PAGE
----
Where to Watch

Species List

Events

Reporting Sightings and the Cork Bird Report

Past Rare and Scarce

Links

Contact Us

Home

Vultures, Eagles, Kites Harriers and Buzzards et al Accipitridae (16)

(Banner Photo: Hen Harrier (above) by Michael John O'Mahony abd Black Kite (belwo) by Mark Carmody)

Honey Buzzard Pernis apivorus
Rare passage migrant.
Two county records up to the end of 2013.

2000 Cape Clear, a juvenile on the 25th and 26th September.
1972 Cape Clear, One on the 23rd August.

Distribution: a widespread summer visitor to Europe, which constitutes >75% of its global breeding range. Breeds in small numbers in the UK. (Birdlife International)

Black Kite Milvus migrans
Rare passage migrant.
Four county records up to the end of 2013.

2012 Galley Head, one on the 1st May.
2011 Cobh, 7th April.
1991 Midleton, one on the 20th April.
1980 Garryvoe/Ballycotton area, one from the 20th April to the 30th May.

Distribution: The black kite is found through most of Africa, Europe and Asia (except for the Sahara, central China and the extreme north) and in parts of Indonesia, New Guinea and Australia. (Birdlife International)

Red Kite Milvus milvus
Rare migrant.
Possibly bred in the 18th century.

11 records involving 12 birds up to 2001 since the first county record at Ballycotton on the 9th November 1968..

2001 Ladysbridge, one on the 23rd September.
1998 Ballycotton, a male and female from the 25th January to the end of February. (ex scottish reintroduction scheme)
1997 Cape Clear Island, one on the 14th October. (ex scottish reintroduction scheme)
1993 Saleen, one on 12th December.
1992 Cape Clear Island, one on the 22nd September.
1991 Lisgoold, a juvenile form the 22nd to the 23rd November. (ex scottish reintroduction scheme)
1991 Garretstown, one on the 29th September.
1991 Cape Clear Island, one on the 19th April.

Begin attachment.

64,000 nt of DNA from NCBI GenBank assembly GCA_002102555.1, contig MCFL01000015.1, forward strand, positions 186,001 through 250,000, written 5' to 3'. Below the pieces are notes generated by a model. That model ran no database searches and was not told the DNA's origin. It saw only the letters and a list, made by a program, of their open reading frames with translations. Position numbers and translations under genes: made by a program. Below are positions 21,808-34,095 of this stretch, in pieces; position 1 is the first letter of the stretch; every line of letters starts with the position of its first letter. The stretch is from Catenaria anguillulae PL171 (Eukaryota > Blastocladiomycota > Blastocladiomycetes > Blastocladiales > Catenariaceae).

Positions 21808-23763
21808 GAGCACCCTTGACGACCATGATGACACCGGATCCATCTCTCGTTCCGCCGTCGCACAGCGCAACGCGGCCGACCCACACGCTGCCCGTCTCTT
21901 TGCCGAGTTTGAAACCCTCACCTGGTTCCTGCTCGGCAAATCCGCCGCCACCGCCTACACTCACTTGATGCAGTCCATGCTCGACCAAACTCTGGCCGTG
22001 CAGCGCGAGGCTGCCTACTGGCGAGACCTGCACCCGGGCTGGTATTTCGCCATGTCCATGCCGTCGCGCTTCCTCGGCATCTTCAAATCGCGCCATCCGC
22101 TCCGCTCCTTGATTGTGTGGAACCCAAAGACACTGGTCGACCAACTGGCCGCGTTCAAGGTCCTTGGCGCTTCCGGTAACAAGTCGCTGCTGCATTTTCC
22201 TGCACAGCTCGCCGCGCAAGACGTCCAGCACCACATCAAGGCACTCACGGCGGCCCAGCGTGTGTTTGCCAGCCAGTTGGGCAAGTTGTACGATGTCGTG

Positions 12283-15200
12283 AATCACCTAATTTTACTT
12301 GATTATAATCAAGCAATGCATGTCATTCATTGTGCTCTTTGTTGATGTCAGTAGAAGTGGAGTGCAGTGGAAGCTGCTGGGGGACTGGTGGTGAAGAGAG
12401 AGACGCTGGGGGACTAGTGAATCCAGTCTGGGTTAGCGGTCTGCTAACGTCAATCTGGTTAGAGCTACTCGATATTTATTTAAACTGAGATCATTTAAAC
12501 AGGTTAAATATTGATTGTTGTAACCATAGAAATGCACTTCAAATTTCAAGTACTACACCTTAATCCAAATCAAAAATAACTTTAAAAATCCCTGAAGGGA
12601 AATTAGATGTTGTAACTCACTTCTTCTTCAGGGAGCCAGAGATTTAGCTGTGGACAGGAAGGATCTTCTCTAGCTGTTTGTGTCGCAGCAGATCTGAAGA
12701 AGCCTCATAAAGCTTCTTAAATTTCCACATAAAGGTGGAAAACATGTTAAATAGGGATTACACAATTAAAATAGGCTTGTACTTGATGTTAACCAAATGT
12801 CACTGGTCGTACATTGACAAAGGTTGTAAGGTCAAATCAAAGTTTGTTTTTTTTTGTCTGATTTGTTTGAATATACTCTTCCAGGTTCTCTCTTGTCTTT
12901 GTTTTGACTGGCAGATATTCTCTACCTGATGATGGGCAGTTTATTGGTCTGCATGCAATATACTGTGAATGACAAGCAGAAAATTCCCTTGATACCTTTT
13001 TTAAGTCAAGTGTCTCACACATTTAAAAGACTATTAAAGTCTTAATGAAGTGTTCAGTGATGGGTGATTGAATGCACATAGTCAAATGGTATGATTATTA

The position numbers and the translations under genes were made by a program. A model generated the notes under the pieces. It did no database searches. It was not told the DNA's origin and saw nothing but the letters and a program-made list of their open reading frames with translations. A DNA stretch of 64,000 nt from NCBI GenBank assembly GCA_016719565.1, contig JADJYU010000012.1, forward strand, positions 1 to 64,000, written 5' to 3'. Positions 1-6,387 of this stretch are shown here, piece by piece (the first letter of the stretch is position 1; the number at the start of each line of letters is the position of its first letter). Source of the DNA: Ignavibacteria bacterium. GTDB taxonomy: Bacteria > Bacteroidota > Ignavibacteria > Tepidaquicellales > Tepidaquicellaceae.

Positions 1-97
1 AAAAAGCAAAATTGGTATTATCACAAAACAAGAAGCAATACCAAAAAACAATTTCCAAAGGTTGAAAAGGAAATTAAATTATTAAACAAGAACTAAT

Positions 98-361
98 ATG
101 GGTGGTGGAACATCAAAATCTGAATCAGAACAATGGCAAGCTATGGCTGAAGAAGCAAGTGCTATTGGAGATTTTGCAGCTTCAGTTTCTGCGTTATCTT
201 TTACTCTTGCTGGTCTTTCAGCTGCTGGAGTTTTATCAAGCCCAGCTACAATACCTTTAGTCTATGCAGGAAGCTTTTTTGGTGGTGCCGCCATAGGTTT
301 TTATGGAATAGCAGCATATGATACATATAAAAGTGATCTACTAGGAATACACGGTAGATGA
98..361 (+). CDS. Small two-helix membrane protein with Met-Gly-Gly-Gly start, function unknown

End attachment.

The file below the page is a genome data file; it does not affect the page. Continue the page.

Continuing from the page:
1975 Cape Clear Island, an adult from the 23rd to the 27th October.
1971 Cape Clear Island, a female on the 6th November.
1968 Ballycotton, one on the 9th November.

Distribution: endemic to the Western Palearctic, with the European population of 19,000-23,000 pairs encompassing 95% of its global breeding range1,17. It breeds from Spain and Portugal east through central Europe to Ukraine, north to southern Sweden, Latvia and the UK (890 pairs20), and south to southern Italy. Populations winter within the western breeding range, and formerly in isolated patches south and east to eastern Turkey. Its status as a breeding and wintering species in North Africa is now uncertain. A reintroduction programme is underway in Ireland, based in Wicklow and those birds have coloured wing tags. (Birdlife International)

White-tailed Eagle Haliaeetus albicilla
Bred in the 18th and early-mid 19th Century (Ussher & Warren:129). All recent records relate to current Irish reintroduction programme.

Distribution: The species has its strongholds in Norway and Russia (which together hold >55% of the European population4, and important populations in south-west Greenland (to Denmark), Sweden, Poland and Germany. Smaller numbers breed in Iceland, United Kingdom, Finland, Estonia, Latvia, Lithuania, Belarus, Austria, Czech Republic, Slovakia, Slovenia, the former Yugoslav states, Bulgaria, Romania, Hungary, Moldova, Greece, Turkey, Iran, Armenia, Georgia, Azerbaijan, Ukraine, Kazakhstan, Turkmenistan, Mongolia, mainland China, and Japan. It formerly bred in Algeria and may still do so in Iraq. A reintroduction programme is underway in Ireland, based in Kerry and those birds have coloured wing tags. (Birdlife International)

Eurasian Griffon Vulture Gyps fulvus
Rare vagrant.
One county record up to the end of 2013.

1843 Near Cork Harbour, immature, caught, spring, now at Trinity College, Dublin. Yarrell, 1845. This is the first Irish Record.

Distribution: a widespread but patchily distributed resident in southern Europe, which accounts for less than half of its global range. (Birdlife International)

Eurasian Marsh Harrier Circus aeruginosus